Liberal Education

Rewriting the Dominant Narrative: How Liberal Education Can Advance Racial Healing and Transformation

Not so long ago, institutes for new college and university presidents focused on offering advice regarding how to prioritize and handle sticky matters in a full inbox, enumerating tips on fundraising, and outlining tactics for working effectively with boards, especially when they include “rogue trustees.” These days the primary focus is often on how to ensure that your institution doesn’t end up as next year’s case study. This is understandable given the seemingly endless stream of stories in the media over the past few years addressing campus culture, freedom of expression, and whether liberalism is killing liberal education. The recent discourse around higher education has been dominated by accusations of rampant political correctness, student coddling, and groupthink in the midst of protests demanding that college and university administrators be held accountable for participation in, and the perpetuation of, racist, classist, sexist, and heteronormative structures of oppression.

College presidents today are attempting to navigate a perilous course among the sometimes competing demands of different constituencies. They must demonstrate their commitments to shared governance, transparency, and collaboration by listening to all campus voices; address their board members’ concerns about financial and reputational risks for their institutions as a matter of fiduciary responsibility; and respond to alumni who are rethinking their bequests and annual giving as a matter of principle in response to what they regard as capitulation to social justice warriors and left-wing ideological repression. Such alumni insist that all of this acquiescence is at the expense of academic rigor and the real-world preparation they endured, and now relish.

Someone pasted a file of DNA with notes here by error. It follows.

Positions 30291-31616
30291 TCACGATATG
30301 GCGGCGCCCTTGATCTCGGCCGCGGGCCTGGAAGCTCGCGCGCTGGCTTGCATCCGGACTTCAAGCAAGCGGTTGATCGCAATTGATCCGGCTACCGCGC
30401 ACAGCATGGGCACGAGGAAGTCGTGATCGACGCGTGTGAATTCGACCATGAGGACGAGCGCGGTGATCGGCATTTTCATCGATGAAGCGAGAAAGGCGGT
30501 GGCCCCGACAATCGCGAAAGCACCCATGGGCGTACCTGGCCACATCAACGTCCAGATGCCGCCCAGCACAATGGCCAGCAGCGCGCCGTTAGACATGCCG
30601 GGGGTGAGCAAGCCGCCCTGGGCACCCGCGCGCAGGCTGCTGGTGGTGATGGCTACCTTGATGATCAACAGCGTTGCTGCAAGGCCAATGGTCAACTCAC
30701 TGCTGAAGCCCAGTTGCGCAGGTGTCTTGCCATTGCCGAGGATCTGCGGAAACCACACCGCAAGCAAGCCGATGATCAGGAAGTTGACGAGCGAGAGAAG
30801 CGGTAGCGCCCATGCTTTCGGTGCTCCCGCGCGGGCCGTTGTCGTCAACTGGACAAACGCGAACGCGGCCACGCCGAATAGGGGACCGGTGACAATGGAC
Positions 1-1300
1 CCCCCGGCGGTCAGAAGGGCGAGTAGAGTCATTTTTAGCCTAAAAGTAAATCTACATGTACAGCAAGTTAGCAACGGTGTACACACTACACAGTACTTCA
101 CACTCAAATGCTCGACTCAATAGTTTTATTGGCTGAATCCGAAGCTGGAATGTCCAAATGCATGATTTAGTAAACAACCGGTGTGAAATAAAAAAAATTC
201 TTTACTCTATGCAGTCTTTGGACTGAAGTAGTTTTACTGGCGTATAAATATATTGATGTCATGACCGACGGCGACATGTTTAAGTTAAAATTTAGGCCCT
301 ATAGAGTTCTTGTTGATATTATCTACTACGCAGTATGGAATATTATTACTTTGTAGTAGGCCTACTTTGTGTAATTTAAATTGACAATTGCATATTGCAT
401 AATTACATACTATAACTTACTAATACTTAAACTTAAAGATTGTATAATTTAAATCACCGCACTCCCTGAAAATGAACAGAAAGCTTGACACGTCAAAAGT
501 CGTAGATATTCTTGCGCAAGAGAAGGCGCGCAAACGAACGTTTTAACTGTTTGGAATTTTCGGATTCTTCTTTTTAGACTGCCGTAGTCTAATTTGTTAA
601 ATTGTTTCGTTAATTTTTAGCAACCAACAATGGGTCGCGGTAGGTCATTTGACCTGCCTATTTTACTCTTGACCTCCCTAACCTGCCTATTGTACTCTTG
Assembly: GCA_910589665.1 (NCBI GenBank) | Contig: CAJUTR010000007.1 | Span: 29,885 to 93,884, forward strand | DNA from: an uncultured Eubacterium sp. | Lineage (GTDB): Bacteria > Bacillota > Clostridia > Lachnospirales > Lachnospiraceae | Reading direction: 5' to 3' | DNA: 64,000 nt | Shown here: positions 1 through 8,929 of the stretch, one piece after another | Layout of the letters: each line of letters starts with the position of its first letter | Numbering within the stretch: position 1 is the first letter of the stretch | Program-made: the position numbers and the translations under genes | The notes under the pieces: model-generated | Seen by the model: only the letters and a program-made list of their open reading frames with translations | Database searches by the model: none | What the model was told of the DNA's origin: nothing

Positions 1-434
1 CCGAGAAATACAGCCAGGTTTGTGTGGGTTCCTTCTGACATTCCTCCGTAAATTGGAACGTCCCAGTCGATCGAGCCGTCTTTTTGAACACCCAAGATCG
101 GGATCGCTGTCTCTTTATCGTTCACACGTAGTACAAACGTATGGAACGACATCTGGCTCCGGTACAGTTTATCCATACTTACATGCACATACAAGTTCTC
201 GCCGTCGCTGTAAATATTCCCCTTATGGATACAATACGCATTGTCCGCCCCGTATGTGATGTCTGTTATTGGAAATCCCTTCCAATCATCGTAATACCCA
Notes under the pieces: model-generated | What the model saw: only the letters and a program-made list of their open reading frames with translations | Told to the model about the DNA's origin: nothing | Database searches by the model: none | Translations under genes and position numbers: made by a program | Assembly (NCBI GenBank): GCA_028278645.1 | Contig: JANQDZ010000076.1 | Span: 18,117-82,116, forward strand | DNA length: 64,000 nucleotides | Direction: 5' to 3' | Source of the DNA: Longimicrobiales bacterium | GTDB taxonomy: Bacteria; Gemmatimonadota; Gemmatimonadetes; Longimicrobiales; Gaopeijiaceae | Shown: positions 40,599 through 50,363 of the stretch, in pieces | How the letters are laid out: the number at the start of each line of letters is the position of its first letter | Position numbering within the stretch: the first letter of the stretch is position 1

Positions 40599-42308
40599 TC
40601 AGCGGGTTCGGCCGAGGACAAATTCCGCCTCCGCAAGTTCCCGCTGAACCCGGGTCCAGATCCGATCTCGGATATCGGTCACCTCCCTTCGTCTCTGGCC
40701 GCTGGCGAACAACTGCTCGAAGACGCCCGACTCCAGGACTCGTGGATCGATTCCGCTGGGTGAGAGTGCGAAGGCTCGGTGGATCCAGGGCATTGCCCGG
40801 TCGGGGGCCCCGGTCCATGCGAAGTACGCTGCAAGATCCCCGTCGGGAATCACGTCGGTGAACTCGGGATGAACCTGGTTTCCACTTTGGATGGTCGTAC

Like columnist George Will, this group views today’s college students as the “snowflake generation” who “melt at the mere mention of even a potential abrasion of their sensibilities.”1 Will began popularizing the expression “student snowflakes” upon entering the newly formed club of the disinvited—those whose invitations to speak on college campuses were rescinded, or who themselves withdrew, out of concern for their safety and that of others. The first invited speaker at an annual banquet of the club, Mr. Will has railed vociferously against what he perceives as demands for freedom from speech, rather than freedom of speech. These student escapades are done in the name of diversity, he quips, “But of course only diversity that is consistent with the students’ capacious sense of the intolerable.”2

So how are we to decide what rises to the level of the intolerable on college campuses equally committed to the free exchange of ideas and to safeguarding an environment against hostility? Moreover, who should determine the appropriate response to such transgressions? These issues are becoming increasingly complex, even when arising in spaces devoted to careful and robust analysis and discourse. For instance, how should a college community react to protests by pro-Palestinian students who blame tuition increases at their college on a Zionist administration, shouting “Long live the intifada”? Or to calls by students of color to have closed meetings and to exclude whites from participating in the enactment of “Hands Up, Don’t Shoot” and the repainting of a “Black Lives Matter” mural that has repeatedly been defaced by substituting the words “All Lives Matter”?

What are we to make of the criticism by some members of the LGBTQ community that was leveled against the thirty-three presidents of historically black colleges and universities who jointly issued an open letter calling for peace and unity in the wake of the shooting of black men and police officers in several US cities? The grievances of these critics was grounded in the omission of a reference to the deaths of LGBTQ people of color, especially given the fact that the “Black Lives Matter Movement” was started by three women, two of whom identify as “queer women of color” and all of whom embrace intersectionality as a core value. And, how should campus leaders respond to attempts by students to both sanction and coerce an apology from editors of a college newspaper who decided to present a defense of the police in their use of violence against unarmed black men and women? These dilemmas require a resolution that does more than comply with federal regulations and campus codes—they mandate a response ensuring that every person on campus is living and working in conditions under which she can thrive.